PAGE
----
The popularity of shared office space is on the rise, thanks in part to the latest round of layoffs: more folks need a spot to work, or maybe look for work, now that they don’t have offices. Enter Brooklyn Creative League, a “workspace and a community of simpatico colleagues for freelancers, independent workers, and small-shop companies.” The space, still being rehabbed (as evidenced by the photo), is at 540 President, between 3rd and 4th Avenues, and the theme is green: low-VOC paint, FSC-certified molding, reclaimed church pews for seating, local vendors, etc. Sounds like a good place to work, no? Estimated opening date: February 15th or so. GMAP
A tipster sent in this review of the construction at 113 Prospect Place: “The owners of a horribly neglected corner building, instead of pointing the very worn facade, are covering it with STYROFOAM…prelude to ALUMINUM SIDING?????!!!! Shoddy scaffolding…no permits….piles of garbage…truly shocking!!!” That’s a lot of exclamation points for one building, but he’s not the only one with his knickers in a knot over the building. In November, the Brooklynian boards were hopping with complaints about the project, claiming bits of debris were falling and no permits were posted on the site. There’s only one recent permit on file with the DOB, to install a sidewalk shed for “remedial repairs.” Maybe those remedial repairs include the falling debris? GMAP
The folks at this 9th Street brownstone in Park Slope aren’t letting the recession, or the sudden cultural distaste for gilt and glamour, get in the way of their renovation. They’re restoring their bracketed cornice to all its gold leafed glory. Such attention to detail!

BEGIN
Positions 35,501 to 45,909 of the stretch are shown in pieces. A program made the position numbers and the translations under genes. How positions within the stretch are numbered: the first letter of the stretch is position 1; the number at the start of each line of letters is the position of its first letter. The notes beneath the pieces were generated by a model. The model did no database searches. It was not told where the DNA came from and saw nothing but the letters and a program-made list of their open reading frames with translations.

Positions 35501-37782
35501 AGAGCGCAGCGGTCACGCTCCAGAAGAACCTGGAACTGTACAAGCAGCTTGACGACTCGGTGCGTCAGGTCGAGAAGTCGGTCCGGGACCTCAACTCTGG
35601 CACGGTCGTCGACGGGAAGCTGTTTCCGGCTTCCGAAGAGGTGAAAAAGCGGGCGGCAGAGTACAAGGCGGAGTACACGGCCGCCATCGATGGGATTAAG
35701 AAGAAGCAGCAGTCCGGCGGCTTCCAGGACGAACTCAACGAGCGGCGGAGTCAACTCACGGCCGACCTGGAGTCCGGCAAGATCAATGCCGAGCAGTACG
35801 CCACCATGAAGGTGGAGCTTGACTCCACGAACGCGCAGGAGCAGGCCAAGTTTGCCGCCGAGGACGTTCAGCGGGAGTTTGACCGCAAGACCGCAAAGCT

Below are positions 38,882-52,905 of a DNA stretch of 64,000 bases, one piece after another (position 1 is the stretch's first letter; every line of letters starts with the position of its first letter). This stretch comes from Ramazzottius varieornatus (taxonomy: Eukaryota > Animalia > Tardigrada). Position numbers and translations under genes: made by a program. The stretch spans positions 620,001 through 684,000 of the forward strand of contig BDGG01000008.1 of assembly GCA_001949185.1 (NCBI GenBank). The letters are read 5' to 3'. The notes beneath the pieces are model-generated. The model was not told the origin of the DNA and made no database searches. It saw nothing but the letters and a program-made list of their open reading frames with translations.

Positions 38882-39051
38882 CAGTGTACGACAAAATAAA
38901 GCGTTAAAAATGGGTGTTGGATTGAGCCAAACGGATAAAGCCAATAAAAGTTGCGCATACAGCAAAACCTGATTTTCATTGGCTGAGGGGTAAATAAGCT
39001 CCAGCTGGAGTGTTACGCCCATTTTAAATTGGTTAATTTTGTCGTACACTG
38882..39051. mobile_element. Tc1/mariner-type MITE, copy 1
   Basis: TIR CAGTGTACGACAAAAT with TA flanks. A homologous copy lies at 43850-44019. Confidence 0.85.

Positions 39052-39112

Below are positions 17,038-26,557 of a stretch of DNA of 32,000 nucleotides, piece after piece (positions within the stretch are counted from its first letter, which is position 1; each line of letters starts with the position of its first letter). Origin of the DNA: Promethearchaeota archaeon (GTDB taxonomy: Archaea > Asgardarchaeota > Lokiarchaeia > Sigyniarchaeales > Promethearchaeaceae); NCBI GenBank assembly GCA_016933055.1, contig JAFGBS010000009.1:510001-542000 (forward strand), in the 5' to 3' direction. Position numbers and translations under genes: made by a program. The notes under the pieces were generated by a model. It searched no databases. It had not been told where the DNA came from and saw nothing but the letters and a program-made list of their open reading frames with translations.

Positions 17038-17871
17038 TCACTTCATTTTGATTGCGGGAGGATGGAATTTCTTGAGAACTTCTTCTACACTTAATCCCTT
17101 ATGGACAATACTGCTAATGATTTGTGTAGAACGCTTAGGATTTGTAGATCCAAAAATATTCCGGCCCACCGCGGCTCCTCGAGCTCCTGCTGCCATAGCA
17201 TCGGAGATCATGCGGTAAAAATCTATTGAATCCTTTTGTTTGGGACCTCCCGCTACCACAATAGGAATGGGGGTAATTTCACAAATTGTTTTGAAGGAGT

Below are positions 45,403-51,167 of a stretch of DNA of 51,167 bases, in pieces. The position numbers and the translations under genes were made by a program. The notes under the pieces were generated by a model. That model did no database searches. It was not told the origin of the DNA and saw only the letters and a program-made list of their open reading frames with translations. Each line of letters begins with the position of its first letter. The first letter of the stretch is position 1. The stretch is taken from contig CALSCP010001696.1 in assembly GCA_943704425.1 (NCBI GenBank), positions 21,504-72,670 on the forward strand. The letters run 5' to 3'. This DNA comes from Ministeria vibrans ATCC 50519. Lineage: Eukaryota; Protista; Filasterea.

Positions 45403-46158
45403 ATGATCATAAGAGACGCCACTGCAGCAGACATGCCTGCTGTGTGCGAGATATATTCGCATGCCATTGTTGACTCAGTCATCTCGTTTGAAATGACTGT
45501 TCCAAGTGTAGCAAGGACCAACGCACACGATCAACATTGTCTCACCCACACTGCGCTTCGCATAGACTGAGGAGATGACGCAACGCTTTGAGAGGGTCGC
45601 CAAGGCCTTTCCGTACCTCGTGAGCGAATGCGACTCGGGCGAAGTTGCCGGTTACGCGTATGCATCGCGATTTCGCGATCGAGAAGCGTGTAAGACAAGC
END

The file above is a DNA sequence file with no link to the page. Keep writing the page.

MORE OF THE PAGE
Looks like the firm responsible for the stalled project at 357 15th Street in the South Slope has also been hard at work on some big ole buildings on Bedford Avenue, in the northern hemisphere of Bed-Stuy. Sandor Weiss has also designed this six-story, 12-unit building (there are two matching buildings next door, to the north). The big news about the building, in a heavily Jewish area, is that a swastika was spray painted on it in September. GMAP
Though it looked pretty boarded up when we swung by, it seems a business called Washington Tavern is opening up at 434 Park Place, between Underhill and Washington. They applied for a liquor license on December 10th. According to the New York State Liquor Authority, the application is still pending. Anybody got more news? GMAP
This apartment building, at 340 14th Street, is entirely vacant except for the apartment on the first floor, left. (The building to the left is also entirely vacant). Perhaps the sign in the window gives a clue to why this one unit was salvaged; apparently the tenant’s soul was salvaged as well. Per Property Shark, the owner is contractor Henry Azcue, also responsible for the work that finally started on 132 2nd Place. Guess that means it’s due for a fixin… eventually. GMAP
We’ve gotten used to drug stores selling just about everything, from tissues to milk to photo developing (remember that?). Well, now Neergard, rumored to be the oldest business in Park Slope, has expanded into the toy biz. Their second floor is now fully stuffed with all things kiddie, just in time for holiday spending. GMAP
683 Fourth Avenue was originally to be a 10-unit, 10-story tower, per the permit filed in 2006. The architect? Mr. Scarano. We found this rendering on the Cardinale Web site, claiming a 20,000 square foot project consisting of “12 units and stories of residential condominium space with units available in 2009.” The date seems unlikely. There’s a stop work order on the property, for one thing. Also, wasn’t that Scarano fella being sued? GMAP DOB
IMBY, a blog chronicling development in the South Slope, has this report on a new Karl Fischer building at 1638 8th Avenue: “Yes, Prospect Terrace is actively breaking ground. Yes, assorted foundation work is still in progress. Someday, it will look just like this…” From the two-year-old photos on the site, looks like many delays have held the project back. Seems pretty humble at three stories compared to some other South Slope offerings. GMAP